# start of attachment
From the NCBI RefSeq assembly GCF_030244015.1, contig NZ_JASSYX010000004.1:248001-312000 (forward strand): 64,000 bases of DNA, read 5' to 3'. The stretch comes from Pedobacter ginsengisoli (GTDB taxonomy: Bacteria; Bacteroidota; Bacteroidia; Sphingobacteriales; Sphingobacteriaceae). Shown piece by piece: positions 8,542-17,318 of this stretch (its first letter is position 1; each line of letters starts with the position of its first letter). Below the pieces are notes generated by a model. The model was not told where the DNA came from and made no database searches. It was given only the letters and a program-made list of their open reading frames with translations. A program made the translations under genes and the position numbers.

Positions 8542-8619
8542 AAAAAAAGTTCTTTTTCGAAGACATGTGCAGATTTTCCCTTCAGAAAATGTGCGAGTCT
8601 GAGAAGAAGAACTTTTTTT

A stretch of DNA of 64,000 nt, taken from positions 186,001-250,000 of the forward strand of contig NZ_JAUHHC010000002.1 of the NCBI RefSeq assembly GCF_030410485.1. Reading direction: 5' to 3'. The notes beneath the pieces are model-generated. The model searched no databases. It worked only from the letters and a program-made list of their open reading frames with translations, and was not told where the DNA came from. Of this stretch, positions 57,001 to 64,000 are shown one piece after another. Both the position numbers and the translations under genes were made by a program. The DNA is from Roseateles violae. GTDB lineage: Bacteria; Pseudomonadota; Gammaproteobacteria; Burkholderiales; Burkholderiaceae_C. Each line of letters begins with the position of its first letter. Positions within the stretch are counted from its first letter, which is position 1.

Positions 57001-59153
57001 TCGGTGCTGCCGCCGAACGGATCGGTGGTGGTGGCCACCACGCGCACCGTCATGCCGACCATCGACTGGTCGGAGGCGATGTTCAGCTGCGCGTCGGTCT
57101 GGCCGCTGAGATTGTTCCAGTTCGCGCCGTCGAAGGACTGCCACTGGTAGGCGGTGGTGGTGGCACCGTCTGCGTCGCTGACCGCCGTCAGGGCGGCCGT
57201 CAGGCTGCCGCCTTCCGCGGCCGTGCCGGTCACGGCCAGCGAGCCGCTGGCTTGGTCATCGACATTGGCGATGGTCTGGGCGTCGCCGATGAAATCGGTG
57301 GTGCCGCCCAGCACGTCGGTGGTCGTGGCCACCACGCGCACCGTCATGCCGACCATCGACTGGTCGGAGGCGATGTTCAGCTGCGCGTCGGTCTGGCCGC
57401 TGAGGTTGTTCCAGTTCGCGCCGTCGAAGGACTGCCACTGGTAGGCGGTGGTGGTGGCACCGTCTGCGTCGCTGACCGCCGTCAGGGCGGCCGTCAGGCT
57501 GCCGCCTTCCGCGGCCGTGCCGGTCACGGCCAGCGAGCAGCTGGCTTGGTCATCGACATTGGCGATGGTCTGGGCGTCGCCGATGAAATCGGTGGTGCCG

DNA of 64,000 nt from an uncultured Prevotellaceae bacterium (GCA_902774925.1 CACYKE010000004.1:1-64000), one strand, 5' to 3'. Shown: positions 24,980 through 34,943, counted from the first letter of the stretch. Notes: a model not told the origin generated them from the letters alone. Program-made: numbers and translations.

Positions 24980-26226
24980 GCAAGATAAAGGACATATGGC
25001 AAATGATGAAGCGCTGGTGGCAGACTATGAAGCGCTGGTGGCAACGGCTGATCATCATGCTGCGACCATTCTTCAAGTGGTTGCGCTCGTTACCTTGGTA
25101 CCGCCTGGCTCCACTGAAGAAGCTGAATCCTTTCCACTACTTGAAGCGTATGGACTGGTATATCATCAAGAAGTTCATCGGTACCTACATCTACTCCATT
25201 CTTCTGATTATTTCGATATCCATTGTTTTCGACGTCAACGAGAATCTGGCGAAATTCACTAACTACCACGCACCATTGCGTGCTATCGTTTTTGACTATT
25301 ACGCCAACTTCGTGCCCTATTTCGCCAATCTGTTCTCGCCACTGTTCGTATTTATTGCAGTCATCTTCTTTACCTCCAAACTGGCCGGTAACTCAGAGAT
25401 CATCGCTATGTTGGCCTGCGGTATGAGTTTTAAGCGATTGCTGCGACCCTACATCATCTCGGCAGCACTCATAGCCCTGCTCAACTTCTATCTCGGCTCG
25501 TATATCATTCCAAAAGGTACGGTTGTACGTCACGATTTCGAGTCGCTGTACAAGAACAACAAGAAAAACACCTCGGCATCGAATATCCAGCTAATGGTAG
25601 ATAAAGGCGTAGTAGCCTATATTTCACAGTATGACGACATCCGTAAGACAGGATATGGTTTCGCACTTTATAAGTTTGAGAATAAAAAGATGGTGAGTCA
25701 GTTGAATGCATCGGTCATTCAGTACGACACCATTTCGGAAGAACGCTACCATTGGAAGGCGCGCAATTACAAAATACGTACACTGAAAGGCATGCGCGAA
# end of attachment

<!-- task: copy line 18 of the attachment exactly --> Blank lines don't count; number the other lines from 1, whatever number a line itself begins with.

25201 CTTCTGATTATTTCGATATCCATTGTTTTCGACGTCAACGAGAATCTGGCGAAATTCACTAACTACCACGCACCATTGCGTGCTATCGTTTTTGACTATT